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Cytoskeleton (Hoboken). 2016 Jan;73(1):3-22. doi: 10.1002/cm.21271.

Mammalian axoneme central pair complex proteins: Broader roles revealed by gene knockout phenotypes.

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Department of Obstetrics and Gynecology, Virginia Commonwealth University, Richmond, Virginia.
Department of Biochemistry and Molecular Biology, Virginia Commonwealth University, Richmond, Virginia.


The axoneme genes, their encoded proteins, their functions and the structures they form are largely conserved across species. Much of our knowledge of the function and structure of axoneme proteins in cilia and flagella is derived from studies on model organisms like the green algae, Chlamydomonas reinhardtii. The core structure of cilia and flagella is the axoneme, which in most motile cilia and flagella contains a 9 + 2 configuration of microtubules. The two central microtubules are the scaffold of the central pair complex (CPC). Mutations that disrupt CPC genes in Chlamydomonas and other model organisms result in defects in assembly, stability and function of the axoneme, leading to flagellar motility defects. However, targeted mutations generated in mice in the orthologous CPC genes have revealed significant differences in phenotypes of mutants compared to Chlamydomonas. Here we review observations that support the concept of cell-type specific roles for the CPC genes in mice, and an expanded repertoire of functions for the products of these genes in cilia, including non-motile cilia, and other microtubule-associated cellular functions.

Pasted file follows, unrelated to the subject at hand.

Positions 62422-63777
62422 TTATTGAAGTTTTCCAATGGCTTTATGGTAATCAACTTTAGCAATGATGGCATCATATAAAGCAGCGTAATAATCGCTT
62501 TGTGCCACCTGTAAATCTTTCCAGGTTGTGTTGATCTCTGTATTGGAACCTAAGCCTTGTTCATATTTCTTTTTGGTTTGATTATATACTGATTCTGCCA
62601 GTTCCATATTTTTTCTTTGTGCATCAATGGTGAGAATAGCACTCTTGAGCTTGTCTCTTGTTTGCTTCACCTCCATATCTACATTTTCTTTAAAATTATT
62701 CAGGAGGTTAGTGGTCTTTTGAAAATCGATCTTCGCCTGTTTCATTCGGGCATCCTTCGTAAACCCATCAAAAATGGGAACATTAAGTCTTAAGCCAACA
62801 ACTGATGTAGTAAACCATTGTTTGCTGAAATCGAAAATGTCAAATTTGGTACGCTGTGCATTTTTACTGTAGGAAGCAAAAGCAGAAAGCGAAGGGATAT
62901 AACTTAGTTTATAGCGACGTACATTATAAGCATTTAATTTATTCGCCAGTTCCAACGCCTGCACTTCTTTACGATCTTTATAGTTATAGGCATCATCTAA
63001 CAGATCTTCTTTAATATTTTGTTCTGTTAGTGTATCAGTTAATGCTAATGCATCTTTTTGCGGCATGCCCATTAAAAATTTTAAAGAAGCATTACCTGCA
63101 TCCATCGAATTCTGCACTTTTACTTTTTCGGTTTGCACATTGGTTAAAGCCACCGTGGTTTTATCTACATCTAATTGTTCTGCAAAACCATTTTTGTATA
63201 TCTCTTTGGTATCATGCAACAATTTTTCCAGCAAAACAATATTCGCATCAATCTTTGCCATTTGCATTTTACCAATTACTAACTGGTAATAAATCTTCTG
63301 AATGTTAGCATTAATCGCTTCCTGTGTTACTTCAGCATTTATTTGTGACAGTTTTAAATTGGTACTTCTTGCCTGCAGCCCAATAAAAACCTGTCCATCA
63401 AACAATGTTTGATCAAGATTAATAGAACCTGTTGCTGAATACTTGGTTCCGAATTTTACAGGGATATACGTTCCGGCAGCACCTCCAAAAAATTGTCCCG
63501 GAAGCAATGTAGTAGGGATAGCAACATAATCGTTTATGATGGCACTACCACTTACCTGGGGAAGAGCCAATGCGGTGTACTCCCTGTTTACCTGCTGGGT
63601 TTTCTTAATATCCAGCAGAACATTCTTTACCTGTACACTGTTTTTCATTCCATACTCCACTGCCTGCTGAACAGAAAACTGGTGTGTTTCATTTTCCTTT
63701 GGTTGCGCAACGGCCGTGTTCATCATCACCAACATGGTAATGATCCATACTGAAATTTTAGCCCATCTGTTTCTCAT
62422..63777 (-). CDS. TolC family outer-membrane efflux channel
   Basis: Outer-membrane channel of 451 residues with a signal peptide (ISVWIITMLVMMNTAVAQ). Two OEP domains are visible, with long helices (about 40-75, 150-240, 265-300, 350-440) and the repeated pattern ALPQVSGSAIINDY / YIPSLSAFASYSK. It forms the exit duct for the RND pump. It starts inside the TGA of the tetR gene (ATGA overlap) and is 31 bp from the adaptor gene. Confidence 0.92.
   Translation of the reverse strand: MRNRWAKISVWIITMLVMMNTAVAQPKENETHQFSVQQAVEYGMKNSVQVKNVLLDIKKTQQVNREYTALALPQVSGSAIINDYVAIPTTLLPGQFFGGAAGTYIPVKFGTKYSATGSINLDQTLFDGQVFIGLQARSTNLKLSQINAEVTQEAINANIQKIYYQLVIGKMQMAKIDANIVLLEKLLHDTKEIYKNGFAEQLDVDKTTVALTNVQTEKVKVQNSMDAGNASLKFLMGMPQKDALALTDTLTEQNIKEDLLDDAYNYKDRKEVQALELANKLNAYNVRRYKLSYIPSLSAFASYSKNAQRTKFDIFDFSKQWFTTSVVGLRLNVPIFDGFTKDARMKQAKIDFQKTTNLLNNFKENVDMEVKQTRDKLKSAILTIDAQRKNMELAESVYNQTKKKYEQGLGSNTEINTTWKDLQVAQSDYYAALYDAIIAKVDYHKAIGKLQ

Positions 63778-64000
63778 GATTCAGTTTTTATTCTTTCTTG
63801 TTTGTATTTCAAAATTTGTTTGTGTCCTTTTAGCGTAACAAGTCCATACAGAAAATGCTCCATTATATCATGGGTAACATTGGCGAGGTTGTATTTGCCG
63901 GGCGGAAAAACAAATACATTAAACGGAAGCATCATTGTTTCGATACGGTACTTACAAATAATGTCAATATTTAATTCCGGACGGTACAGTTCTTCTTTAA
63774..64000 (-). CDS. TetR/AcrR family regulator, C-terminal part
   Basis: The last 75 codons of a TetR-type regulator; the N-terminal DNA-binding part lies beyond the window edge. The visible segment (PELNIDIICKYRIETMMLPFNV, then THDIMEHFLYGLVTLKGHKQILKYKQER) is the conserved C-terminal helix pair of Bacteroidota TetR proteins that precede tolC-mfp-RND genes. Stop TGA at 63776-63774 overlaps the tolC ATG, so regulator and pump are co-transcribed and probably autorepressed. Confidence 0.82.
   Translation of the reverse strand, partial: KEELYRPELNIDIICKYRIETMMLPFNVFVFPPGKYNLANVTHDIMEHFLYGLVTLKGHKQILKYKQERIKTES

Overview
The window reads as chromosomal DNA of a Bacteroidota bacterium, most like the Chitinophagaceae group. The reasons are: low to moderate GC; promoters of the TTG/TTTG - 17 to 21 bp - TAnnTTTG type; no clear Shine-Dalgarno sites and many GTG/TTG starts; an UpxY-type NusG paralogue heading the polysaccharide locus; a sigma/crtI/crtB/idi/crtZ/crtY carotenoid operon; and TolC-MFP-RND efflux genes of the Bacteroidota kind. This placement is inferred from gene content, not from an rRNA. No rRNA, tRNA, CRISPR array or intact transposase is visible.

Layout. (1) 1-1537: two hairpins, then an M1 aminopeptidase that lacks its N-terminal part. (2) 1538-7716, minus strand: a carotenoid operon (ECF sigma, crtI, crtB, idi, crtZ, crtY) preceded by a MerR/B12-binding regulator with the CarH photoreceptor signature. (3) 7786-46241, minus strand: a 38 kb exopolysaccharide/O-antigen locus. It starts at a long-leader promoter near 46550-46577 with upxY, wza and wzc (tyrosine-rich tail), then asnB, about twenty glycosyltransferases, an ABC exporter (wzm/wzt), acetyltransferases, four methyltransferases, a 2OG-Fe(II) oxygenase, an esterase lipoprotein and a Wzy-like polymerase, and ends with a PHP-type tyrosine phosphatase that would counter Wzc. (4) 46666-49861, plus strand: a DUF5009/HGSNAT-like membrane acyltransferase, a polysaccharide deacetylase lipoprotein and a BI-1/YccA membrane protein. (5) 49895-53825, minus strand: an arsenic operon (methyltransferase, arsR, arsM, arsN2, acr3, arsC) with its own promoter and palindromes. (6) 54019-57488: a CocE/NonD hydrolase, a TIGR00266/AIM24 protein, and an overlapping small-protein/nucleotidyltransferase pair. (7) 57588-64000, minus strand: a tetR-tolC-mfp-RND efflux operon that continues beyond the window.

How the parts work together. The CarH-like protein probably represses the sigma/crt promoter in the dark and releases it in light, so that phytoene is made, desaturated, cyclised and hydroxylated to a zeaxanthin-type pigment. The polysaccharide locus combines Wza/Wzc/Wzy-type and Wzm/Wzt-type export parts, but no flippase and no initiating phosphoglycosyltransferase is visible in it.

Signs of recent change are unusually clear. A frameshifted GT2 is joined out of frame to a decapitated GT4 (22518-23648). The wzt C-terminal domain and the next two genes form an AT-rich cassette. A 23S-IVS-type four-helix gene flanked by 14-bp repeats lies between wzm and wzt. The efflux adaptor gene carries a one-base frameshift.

axoneme; central pair complex; cilia; flagella

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